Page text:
Applying for disability benefits from the U.S. Department of Veterans Affairs (VA) can be a long, complex process. There are many rules and procedures a disabled veteran must follow in order to be approved for VA disability benefits, and failing to provide the necessary information could result in a claim being denied.
To begin with, you must meet the qualifications for being eligible to collect VA disability benefits, which are:
- Service in the Uniformed Services on active duty; or
- Active duty for training; or
- Inactive duty training; and
- You received an Honorable discharge; and
- You are at least 10% disabled by an injury or disease that was incurred in or aggravated during active duty, active duty for training, or inactive duty training.
Depending on your disability, you may be able to collect the following benefits:
- Disability Compensation: These benefits are paid to veterans with disabilities that are the result of a disease or injury incurred or aggravated during active military service.
- Dependency and Indemnity Compensation (DIC): This is a benefit generally payable to a surviving spouse, child, or parent of service members who died while on active duty, active duty for training, or inactive duty training, or survivors of veterans who died from their service-connected disabilities.
- Special Monthly Compensation (SMC): This is a higher rate of compensation paid due to special circumstances, such as the need of aid and attendance by another person or a specific disability, such as loss of use of one hand or leg.
The VA Disability Benefits Claims Process
Veterans can submit disability claims online or through the mail. When a veteran files for disability benefits through the VA, their claim goes through a set process to determine if it is valid or not:
Step 1: You receive notice that your claim has been received.
The VA will contact you when they receive your claim. If you applied online, you should see record of receipt in your list of Open Claims within one hour. If you applied through the U.S. mail, allow mailing time plus one week for the VA to process and record receipt of your claim.
Step 2: Your claim will be assigned to a Veterans Service Representative, and the evidence supporting your claim will be reviewed.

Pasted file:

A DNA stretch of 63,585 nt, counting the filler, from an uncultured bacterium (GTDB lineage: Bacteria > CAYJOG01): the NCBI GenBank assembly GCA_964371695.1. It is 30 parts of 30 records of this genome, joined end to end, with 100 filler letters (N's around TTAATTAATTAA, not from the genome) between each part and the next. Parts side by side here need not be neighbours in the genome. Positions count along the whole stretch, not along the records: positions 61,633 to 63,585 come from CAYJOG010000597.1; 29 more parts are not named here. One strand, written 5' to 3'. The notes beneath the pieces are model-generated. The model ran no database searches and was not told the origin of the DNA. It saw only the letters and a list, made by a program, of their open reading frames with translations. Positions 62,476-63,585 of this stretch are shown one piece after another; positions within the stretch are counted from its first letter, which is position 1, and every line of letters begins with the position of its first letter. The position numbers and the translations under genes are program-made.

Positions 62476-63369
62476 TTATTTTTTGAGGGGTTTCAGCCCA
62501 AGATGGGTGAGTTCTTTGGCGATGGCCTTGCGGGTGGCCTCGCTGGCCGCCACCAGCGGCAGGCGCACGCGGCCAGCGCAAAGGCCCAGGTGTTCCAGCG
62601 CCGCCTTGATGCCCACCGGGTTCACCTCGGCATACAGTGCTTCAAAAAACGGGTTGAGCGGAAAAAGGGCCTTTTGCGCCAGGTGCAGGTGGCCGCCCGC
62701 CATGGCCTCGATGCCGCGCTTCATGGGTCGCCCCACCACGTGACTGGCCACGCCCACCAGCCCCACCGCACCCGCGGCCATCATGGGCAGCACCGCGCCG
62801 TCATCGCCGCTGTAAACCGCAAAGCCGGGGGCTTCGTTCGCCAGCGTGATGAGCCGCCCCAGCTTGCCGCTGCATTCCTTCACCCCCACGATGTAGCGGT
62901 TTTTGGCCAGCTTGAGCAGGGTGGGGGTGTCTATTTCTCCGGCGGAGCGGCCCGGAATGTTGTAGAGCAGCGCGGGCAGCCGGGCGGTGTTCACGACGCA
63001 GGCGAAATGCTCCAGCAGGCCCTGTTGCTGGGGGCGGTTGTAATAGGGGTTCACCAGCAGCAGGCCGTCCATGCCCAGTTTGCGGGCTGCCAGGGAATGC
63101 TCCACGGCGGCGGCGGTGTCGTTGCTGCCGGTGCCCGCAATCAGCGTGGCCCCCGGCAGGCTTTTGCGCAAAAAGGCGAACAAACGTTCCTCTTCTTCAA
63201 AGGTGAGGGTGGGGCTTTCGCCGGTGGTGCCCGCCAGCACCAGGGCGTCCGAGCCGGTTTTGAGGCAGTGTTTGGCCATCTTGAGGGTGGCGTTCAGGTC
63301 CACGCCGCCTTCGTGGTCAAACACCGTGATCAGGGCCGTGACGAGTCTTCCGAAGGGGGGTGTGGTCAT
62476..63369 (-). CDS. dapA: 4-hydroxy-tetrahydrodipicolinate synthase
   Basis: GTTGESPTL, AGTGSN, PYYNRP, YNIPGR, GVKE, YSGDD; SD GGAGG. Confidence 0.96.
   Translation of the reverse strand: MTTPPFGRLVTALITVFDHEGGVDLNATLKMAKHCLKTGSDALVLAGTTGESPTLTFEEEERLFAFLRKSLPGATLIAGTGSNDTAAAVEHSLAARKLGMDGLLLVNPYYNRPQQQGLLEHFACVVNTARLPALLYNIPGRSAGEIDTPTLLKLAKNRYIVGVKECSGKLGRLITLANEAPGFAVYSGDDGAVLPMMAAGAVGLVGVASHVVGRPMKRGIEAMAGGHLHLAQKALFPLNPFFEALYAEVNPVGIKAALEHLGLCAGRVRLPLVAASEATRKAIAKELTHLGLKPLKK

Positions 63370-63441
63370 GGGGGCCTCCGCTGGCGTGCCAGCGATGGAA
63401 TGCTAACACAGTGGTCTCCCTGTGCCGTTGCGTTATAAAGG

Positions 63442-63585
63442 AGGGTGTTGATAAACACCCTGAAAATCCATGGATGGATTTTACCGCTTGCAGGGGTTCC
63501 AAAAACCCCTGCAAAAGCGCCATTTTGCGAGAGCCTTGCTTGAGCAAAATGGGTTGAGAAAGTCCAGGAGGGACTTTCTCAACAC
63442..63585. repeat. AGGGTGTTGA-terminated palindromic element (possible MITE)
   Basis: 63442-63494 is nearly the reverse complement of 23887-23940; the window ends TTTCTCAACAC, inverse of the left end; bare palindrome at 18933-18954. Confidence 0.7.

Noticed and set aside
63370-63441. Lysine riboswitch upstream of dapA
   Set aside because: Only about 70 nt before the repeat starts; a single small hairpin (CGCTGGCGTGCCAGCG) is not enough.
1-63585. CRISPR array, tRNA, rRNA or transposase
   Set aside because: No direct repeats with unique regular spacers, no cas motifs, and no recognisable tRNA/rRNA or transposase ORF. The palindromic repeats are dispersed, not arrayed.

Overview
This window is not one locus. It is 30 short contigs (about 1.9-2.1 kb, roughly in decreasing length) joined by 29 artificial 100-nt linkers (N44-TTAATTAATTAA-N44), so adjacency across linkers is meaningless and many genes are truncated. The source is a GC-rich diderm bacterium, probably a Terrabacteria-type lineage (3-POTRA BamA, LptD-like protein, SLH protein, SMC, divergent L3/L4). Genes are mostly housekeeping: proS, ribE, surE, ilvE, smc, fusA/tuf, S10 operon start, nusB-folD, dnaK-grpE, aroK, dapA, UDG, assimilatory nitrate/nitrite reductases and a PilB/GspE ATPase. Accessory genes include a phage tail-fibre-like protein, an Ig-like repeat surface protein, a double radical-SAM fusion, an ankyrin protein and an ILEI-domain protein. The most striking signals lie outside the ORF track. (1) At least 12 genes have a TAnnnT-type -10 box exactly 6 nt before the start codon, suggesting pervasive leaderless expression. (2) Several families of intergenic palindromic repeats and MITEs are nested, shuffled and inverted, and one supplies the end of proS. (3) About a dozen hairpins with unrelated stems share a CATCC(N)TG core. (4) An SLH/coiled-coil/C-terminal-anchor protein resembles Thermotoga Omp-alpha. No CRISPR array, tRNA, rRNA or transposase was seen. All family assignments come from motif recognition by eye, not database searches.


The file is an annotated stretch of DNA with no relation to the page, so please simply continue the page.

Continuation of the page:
The Veterans Service Representative assigned to your case will ask you to provide evidence to support your claim. Your claim must include specific medical evidence, such as medical records or medical opinions, of a current physical or mental disability, as well as evidence of a relationship between your disability and an injury, disease, or event in military service.
The Veterans Service Representative will review your claim and contact you if additional evidence is required. If the VA does not require any additional information, your claim will move directly to the Preparation for Decision phase.
Step 3: After reviewing and evaluating the evidence, the Veterans Service Representative will deliver a recommended decision.
The Veterans Service Representative arrives at his recommended decision pertaining to your claim and submits the required documents detailing that decision. You will be notified if additional evidence is needed to determine your claim.
The recommended decision is reviewed. If there is a no need for further consideration, a final decision is made to either approve or deny the claim.
Step 4: You will be notified of the VA’s decision.
The claim decision packet, includes details of the decision or award, will be sent out by U.S. mail. Allow standard mailing time for your packet to arrive before contacting a VA call center.
Step 5: You can file an appeal if your VA disability benefits claim is denied.
When a claim for VA disability benefits is denied, you have one year from the date of the decision letter to submit a Notice of Disagreement stating your intention to appeal the decision. Before you submit this notice, it is important to get help from an accredited veterans claims attorney who is experienced in handling these types of cases.
Houston VA disabilities benefits lawyer M. Stanley Whitehead has helped many disabled veterans successfully obtain the disability benefits they deserve after an initial denial. He can review your claim, gather evidence to support it, and represent you at the appeals hearing if the need arises. Call 713-993-7311 today to schedule a free consultation with an experienced veteran claims attorney at the Law Offices of M. Stanley Whitehead.